Friday, April 15, 2016
Youcat commented through CCC – Question n. 135.
(Youcat answer) Jews are the “older brethren” of Christians, because God loved them first and spoke to them first. Jesus Christ as man is a Jew, and this fact unites us. The Church recognizes in him the Son of the living God, and this fact separates us. In awaiting the final coming of the Messiah we are one.
A deepening through CCC
(CCC 839) "Those who have not yet received the Gospel are related to the People of God in various ways" (LG 16). The relationship of the Church with the Jewish People. When she delves into her own mystery, the Church, the People of God in the New Covenant, discovers her link with the Jewish People (Cf. NA 4), "the first to hear the Word of God" (Roman Missal, Good Friday 13: General Intercessions, VI). The Jewish faith, unlike other non-Christian religions, is already a response to God's revelation in the Old Covenant. To the Jews "belong the sonship, the glory, the covenants, the giving of the law, the worship, and the promises; to them belong the patriarchs, and of their race, according to the flesh, is the Christ" (Rom 9:4-5), "for the gifts and the call of God are irrevocable" (Rom 11:29).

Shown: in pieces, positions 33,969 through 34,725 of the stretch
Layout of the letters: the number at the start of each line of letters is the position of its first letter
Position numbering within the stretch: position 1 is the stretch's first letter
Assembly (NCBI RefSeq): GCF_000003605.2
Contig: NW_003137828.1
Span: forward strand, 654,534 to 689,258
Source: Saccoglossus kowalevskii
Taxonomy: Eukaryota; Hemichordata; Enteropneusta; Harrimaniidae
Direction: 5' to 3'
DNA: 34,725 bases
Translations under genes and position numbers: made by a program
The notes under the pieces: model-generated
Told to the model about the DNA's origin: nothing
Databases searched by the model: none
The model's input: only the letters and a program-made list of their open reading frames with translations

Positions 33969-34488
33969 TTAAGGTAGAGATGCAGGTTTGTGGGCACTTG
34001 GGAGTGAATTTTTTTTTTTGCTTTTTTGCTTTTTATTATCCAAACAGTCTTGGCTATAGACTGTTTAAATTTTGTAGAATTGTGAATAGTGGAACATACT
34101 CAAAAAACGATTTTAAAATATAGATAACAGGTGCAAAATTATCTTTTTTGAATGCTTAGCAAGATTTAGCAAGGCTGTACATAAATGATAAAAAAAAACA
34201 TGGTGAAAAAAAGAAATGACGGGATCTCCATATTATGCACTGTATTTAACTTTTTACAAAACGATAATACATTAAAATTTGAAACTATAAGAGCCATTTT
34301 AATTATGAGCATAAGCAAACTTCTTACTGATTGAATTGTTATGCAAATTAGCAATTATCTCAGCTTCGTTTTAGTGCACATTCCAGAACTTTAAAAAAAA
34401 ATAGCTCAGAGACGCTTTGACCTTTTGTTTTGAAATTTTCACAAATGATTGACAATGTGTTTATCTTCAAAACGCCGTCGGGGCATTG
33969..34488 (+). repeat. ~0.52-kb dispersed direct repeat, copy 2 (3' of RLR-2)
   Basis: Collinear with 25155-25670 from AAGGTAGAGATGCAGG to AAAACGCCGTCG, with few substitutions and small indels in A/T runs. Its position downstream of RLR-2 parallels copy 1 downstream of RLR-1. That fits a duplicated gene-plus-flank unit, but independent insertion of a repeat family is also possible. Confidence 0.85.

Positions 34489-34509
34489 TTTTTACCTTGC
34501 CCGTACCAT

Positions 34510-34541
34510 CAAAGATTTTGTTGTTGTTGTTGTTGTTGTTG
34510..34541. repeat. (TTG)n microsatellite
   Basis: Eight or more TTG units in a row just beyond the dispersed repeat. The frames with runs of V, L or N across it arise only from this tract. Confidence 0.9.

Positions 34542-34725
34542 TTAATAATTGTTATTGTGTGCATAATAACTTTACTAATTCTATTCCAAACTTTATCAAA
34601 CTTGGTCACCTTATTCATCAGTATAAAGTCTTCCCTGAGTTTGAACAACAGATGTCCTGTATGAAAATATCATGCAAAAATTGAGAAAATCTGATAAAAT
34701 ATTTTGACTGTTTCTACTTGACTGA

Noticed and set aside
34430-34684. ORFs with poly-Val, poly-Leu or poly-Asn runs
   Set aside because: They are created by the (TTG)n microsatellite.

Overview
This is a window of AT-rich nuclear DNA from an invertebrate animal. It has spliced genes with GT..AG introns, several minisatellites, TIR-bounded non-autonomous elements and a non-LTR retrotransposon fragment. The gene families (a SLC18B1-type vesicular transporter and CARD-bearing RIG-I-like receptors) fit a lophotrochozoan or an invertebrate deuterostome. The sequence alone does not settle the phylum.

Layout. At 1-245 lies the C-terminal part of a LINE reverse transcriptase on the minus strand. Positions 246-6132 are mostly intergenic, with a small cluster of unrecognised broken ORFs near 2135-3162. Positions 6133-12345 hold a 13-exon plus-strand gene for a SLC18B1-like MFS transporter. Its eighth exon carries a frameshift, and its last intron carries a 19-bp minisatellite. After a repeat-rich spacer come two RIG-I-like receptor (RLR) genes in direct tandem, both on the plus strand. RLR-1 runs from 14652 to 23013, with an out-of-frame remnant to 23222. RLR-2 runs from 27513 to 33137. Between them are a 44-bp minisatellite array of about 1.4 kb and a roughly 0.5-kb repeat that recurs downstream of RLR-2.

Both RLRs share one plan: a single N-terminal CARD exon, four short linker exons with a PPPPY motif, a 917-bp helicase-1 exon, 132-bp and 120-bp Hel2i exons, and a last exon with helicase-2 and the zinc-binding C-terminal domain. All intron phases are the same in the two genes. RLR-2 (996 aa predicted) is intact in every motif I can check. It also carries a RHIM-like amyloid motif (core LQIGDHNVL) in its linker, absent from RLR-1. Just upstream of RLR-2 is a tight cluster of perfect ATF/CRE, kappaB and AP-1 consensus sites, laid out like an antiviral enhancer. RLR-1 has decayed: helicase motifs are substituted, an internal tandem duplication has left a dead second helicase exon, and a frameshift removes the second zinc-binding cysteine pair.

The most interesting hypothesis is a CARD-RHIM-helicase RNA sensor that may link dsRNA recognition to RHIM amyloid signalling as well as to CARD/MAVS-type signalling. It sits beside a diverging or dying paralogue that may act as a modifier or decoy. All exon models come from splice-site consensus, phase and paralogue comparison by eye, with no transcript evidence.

Reflecting and meditating
(Youcat comment) The Jewish faith is the root of our faith. The Sacred Scripture of the Jews, which we call the Old Testament, is the first part of our Sacred Scripture. The Judeo-Christian concept of man and morality, which is informed by the Ten Commandments, is the foundation of Western democracies. It is shameful that for hundreds of years Christians were unwilling to admit this close relation to Judaism and for pseudo-theological reasons helped foment an anti-Semitism that all too often had lethal effects. During the Holy Year 2000, Pope John Paul II expressly asked forgiveness for this. The Second Vatican Council clearly states that the Jews as a people cannot be charged with any collective guilt for the crucifixion of Christ.
(CCC 840) And when one considers the future, God's People of the Old Covenant and the new People of God tend towards similar goals: expectation of the coming (or the return) of the Messiah. But one awaits the return of the Messiah who died and rose from the dead and is recognized as Lord and Son of God; the other awaits the coming of a Messiah, whose features remain hidden till the end of time; and the latter waiting is accompanied by the drama of not knowing or of misunderstanding Christ Jesus.